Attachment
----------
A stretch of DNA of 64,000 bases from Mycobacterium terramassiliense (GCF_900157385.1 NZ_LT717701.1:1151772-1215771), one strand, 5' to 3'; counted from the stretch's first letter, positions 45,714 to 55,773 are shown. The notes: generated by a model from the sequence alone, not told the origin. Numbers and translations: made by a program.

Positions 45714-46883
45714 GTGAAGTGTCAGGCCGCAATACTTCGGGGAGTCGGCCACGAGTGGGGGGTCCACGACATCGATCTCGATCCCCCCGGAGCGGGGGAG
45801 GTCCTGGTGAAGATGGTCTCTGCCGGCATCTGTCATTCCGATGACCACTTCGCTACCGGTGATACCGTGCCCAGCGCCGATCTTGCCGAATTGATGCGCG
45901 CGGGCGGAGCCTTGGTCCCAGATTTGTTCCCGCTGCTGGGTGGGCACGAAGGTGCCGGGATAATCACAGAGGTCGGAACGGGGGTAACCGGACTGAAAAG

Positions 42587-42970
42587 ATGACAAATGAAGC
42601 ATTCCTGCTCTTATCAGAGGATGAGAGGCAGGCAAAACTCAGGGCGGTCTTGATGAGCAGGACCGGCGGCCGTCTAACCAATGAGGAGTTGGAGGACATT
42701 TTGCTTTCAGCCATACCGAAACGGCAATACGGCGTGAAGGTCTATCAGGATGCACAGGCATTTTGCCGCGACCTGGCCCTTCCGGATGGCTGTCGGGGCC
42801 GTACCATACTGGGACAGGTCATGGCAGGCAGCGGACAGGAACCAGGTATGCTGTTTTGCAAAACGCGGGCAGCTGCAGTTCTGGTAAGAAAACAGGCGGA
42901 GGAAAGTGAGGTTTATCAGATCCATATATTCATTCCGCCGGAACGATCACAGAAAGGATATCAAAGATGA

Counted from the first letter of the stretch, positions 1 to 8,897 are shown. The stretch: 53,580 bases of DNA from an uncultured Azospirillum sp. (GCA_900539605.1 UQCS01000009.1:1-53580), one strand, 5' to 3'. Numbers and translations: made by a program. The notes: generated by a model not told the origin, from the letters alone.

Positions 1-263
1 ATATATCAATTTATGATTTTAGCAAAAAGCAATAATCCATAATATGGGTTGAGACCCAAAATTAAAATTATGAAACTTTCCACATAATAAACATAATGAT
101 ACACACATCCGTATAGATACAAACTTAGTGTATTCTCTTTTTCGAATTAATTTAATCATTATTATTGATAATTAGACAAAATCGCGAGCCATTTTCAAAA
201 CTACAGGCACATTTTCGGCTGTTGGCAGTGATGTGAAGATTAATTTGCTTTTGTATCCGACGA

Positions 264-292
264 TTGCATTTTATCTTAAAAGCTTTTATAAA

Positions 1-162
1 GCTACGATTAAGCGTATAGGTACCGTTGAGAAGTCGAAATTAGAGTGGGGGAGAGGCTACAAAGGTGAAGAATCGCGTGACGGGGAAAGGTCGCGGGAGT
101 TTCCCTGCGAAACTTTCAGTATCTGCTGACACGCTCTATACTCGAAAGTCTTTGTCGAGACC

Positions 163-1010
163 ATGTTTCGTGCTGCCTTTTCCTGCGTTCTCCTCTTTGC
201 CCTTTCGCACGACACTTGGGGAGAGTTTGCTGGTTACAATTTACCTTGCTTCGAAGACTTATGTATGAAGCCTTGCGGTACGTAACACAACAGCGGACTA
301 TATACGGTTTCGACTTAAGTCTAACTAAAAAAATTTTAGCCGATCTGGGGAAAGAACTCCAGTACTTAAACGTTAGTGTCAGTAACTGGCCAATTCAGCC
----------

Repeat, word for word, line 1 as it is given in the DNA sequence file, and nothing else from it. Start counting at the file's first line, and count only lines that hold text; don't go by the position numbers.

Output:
A stretch of DNA of 64,000 bases from Mycobacterium terramassiliense (GCF_900157385.1 NZ_LT717701.1:1151772-1215771), one strand, 5' to 3'; counted from the stretch's first letter, positions 45,714 to 55,773 are shown. The notes: generated by a model from the sequence alone, not told the origin. Numbers and translations: made by a program.